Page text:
Located four to five hours from Ashgabat, the country’s capital, it’s best to arrange local guides and 4x4 transport; travel takes you along bad or non-existent roads and over sand dunes, but the view of this chasm of fire is nothing short of spectacular, especially at night. Follow the shimmering air, then brave the wall of heat and take an unforgettable look over the edge. If you can imagine a shallow brook tripping over a rocky stream bed, but instead flowing uphill and made of fire not of water, you’ll have some idea of what awaits you at Darvaza. Even jaded travellers go into transports of delight. That the site lacks a guardrail makes for more striking photos, but erosion is a problem made worse by heat drying the earth; keep back at least two metres for safety – and drink responsibly.

Besides a barbeque dinner, your guides can provide a tent and sleeping bag, but it may be worth packing another, along with an air mattress – sure, it’s only one night, but temperatures can plummet. A headlamp is also a good investment; the campsite is usually about half a mile from the crater, and firelight only reaches so far. Also, keep your shoes inside the tent, as scorpions seek their own warmth, and beware the falanga spiders, reportedly the size of a man’s hand, with a bite that is benign, but still painful. Both are rare, but worth watching out for.

According to the locals, Turkmenistan has more natural gas than Iran, but, until recently, the country’s sole pipeline headed through Russia – which also controls the price. The government opened an additional pipeline into China in late June, and has plans for another into Turkey. This development could mean tapping off Darvaza’s gas flow and channelling it into a new source of income. Good for Turkmenistan maybe, but tourists will never recover. There’s no definite closure date, but it’s best to catch the Mouth of Hell now.

For travel information, check out Koryo Tours’ October 22-29 tour (approximately ¥130,000, excluding flights) or arrange your own through the Ayan Tourism & Travel Company.

Return flights from Tokyo to Ashgabat start from around ¥250,000 with Turkish Airlines.

Nancy Pellegrini is Time Out Beijing’s classical and performance editor, and works as a guide/arts officer for Koryo Tours.

4. Desert forts of Rajasthan, India

Scattered throughout northwest India are the world’s greatest sandcastles: the desert forts of Rajasthan. The Taj Mahal to the east may have a prettier profile, but it’s these desert strongholds, with their mesmerising blend of strength and decadence, that best represent India in its pomp.

Built as trading posts and power bases for Rajput princes, today the forts are easily visited on tours heading west from Delhi (17-day tours from ¥185,000, excluding flights, with The big three are Meherangarh in the ‘blue city’ of Jodhpur; Amber just outside pink-hued Jaipur; plus Jaisalmer in the far west.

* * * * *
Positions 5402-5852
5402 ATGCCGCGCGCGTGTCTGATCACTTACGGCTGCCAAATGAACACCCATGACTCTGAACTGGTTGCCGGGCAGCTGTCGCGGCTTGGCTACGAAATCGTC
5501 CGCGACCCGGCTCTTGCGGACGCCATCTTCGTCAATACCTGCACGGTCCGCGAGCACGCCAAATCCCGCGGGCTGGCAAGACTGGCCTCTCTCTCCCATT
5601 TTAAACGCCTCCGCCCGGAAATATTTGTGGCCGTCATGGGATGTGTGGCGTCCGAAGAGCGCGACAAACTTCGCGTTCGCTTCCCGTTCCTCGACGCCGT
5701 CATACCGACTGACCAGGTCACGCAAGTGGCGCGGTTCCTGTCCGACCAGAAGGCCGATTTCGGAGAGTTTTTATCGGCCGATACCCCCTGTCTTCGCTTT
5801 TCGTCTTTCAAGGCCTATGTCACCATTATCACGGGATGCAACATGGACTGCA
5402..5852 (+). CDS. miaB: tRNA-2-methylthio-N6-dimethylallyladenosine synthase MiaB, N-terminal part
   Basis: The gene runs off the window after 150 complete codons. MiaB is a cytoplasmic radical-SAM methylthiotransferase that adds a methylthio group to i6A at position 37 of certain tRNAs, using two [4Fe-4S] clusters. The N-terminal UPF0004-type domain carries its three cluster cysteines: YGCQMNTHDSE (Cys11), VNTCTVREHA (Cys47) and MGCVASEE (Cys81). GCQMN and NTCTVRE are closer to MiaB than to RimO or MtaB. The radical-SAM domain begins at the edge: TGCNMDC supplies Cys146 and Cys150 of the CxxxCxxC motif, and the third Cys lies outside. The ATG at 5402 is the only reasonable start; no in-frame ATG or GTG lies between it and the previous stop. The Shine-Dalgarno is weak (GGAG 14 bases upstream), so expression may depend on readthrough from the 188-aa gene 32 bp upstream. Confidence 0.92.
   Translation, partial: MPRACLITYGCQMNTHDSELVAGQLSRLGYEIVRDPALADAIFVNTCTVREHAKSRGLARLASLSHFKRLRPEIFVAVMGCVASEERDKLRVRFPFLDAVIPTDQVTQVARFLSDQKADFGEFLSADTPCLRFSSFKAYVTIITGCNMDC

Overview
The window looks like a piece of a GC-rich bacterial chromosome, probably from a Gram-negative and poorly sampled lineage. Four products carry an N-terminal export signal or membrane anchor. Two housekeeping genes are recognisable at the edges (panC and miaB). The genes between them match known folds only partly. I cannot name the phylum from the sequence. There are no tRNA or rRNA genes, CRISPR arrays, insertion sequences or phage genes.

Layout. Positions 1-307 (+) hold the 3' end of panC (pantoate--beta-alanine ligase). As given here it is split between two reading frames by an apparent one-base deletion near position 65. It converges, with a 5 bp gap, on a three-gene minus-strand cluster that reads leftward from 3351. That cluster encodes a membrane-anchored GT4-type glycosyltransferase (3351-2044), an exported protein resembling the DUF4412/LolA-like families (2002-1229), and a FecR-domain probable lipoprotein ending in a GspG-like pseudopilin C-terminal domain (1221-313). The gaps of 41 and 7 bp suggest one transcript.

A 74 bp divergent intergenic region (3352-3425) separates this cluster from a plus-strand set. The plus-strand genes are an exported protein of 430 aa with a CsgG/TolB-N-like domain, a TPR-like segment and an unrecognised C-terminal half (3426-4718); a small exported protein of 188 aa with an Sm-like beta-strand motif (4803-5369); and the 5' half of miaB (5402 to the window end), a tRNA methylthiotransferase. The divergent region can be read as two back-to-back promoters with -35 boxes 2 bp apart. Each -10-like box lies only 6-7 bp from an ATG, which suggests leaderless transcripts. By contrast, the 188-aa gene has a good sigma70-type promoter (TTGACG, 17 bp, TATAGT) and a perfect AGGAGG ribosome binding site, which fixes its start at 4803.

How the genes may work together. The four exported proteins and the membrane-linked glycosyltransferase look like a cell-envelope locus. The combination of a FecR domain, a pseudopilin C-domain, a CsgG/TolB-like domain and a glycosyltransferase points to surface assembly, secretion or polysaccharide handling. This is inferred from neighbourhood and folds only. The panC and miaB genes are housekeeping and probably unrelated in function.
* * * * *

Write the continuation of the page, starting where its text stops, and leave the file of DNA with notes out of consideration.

Fifteenth-century Meherangarh combines the bluff exterior of a Crusader castle with the sensual play of a Moorish palace. Towering over the city’s pungent sprawl, its 12m-thick, cannonball-pocked walls scoff at the very idea of capture. A cobbled path zig-zags (to prevent elephant charges) up through massive gates into the inner palaces. Today, a peacock parade of Indian visitors mingles with camera-toting Westerners, but find a quiet corner and the drama of the place is overwhelming.

If you want to be really seduced, though, head for Jaisalmer. Here, the attraction is not so much the centrepiece palace and 99 bastions (impressive as they are) as the daily lives of the walled city’s residents. Stroll the backstreets at dusk and you get the full Indian sensory experience: mooching cows and whining rickshaws, the scents of garam masala and over-ripe fruit, the yells of street cricket players – and the whole scene lit up in orange stripes by the setting sun.

Sadly, Jaisalmer now faces perhaps its greatest threat: subsidence caused by water seeping into the fort’s foundations. If you do visit, find a hotel outside the fort itself, so you don’t add to its water usage, and support other tourism projects in the area (camel trekking, for example) to help the local economy diversify.

While in Rajasthan, seek out some of its smaller forts too – many are now converted into intimate hotels. Chandelao Garh (¥6,000 per night for a double room) is a 300-year-old garrison outside Jodhpur, roamed by peacocks and swathed in bougainvillea. Proceeds from your stay support the local villagers, so you can dine on the battlements, enacting your own Maharajah fantasy, and know you have impeccable eco-tourism credentials too.

Return flights from Tokyo to New Delhi start from ¥64,000 from No.1 Travel.

Dan Linstead is the editor of Wanderlust.

5. Luang Prabang, Laos

Few places combine architectural and natural beauty like Luang Prabang. Laos’s second city lies pincered on a peninsula where the Mekong and Nam Khan rivers meet, and amounts to a sleepy grid of French colonial villas interspersed with gilt-crested Buddhist monasteries.

Unesco World Heritage status, granted in 1995, launched the ancient capital into the world of full-on international travel so that middle-aged tourists, along with scruffy backpackers, can sometimes outnumber locals. Despite this, the city has not lost its charms and there are countless ways to sneak off and sample its wonders accompanied only by the sounds of the throaty chorus of 5am cockerels and the sabadee call (a friendly hello in Lao).